Drop Down of DeathAugust 30, 2007
The calendar that is part of Backpack from 37signals allows you to setup recurring events. You have a few basic options to choose from (every day, week, other week, month, and year), followed by how many times it should repeat.
It's the repeat question that I find fascinating - it's a drop down menu of numbers from 2 to 50. Whether the appointment repeats every day, week, month, or year, you have the same choices.
Now, I love the simplicity of this for a couple of reasons. Most calendars offer a recurrence option of "indefinitely" or "ongoing". Backpack doesn't and when you think about it, how necessary is that really? Do you plan on attending your weekly staff meeting in 2018? Are you sure your monthly haircut will still be at noon in 26 years?
Plus, from a software development perspective, why populate the database with completely irrelevant data when you can have the user impose her own limits? And how likely is it that we will be accessing this information in a remotely similar way in 20 years?
Where things get a bit odd, though, is when it you add a birthday to the calendar. Repeat? Yes. Yearly? Yes. How long? Hmmmm. Let me think.
Each time you add a birthday, there is this macabre moment when you are forced to consider the life expectancy of your friend, family member, spouse, and even yourself. Is Aunt Sarah likely to live 10 more years, or 15? I'll put my friend Paul down for 30, but he does eat a lot of red meat....yeah, I think 25 is probably more accurate. Didn't your cousin just get a cat? I think that's worth another 5 years. And my new workout plan should add a year or two.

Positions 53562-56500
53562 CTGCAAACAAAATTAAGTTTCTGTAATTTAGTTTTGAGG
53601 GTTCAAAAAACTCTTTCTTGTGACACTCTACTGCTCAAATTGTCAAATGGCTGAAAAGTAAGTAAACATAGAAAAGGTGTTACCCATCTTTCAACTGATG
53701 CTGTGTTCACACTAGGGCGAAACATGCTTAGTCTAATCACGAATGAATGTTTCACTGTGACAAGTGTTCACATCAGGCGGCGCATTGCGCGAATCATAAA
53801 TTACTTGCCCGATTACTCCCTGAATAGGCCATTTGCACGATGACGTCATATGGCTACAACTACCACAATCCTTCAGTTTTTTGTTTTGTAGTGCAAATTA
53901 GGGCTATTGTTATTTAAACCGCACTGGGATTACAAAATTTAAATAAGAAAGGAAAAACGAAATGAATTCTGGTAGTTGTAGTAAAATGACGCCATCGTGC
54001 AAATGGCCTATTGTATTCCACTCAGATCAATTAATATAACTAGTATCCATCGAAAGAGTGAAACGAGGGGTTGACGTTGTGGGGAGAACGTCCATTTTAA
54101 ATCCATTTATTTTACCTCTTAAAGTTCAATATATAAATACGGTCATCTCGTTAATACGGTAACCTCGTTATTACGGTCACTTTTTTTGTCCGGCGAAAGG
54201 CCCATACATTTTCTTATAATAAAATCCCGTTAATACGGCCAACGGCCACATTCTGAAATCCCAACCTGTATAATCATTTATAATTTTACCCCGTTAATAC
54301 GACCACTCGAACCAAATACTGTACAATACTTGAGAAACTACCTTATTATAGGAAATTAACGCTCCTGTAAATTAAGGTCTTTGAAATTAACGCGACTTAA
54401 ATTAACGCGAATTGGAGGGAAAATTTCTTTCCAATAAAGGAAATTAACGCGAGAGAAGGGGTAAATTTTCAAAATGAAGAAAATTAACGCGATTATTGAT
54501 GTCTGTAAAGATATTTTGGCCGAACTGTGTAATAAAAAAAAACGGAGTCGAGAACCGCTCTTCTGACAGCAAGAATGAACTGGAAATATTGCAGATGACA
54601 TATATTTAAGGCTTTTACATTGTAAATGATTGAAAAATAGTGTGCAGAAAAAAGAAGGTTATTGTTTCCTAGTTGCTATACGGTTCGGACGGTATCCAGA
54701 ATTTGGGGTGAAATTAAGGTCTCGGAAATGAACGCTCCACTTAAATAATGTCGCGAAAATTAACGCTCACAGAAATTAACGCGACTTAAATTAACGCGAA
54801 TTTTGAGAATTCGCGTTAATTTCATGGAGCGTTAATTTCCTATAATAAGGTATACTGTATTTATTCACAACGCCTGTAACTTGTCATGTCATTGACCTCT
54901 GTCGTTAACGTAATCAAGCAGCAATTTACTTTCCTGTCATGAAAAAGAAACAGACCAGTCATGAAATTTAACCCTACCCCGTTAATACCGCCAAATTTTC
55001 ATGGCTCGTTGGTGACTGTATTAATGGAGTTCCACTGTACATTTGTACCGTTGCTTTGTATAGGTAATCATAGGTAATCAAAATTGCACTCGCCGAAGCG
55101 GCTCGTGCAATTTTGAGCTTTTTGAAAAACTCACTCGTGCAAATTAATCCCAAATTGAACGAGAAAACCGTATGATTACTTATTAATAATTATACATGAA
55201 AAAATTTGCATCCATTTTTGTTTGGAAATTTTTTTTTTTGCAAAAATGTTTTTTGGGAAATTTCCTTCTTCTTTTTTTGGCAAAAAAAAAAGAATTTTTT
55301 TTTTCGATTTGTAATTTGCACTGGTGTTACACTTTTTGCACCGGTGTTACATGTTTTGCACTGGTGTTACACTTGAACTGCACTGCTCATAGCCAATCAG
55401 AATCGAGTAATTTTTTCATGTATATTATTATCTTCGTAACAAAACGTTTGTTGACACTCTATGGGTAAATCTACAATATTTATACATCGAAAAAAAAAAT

Like I said, it makes perfect sense why they did it, and in some ways it's simpler and smarter than the alternatives, but I still hope they add an "ongoing" option in the future, even if it defaults to 50 years behind the scenes. I don't like playing the role of actuary whenever I add a birthday!
Bonus item: Check out this excellent 5-minute interview with Jason Fried of 37signals. It's a great introduction to the company and how they operate (including planning in terms of months, not years). I especially love his commitment to finding the best talent available wherever it is located. In software development, there's really no reason not to embrace distributed teams. And as Jason points out, instead of limiting your effectiveness, distance can actually make your team more productive.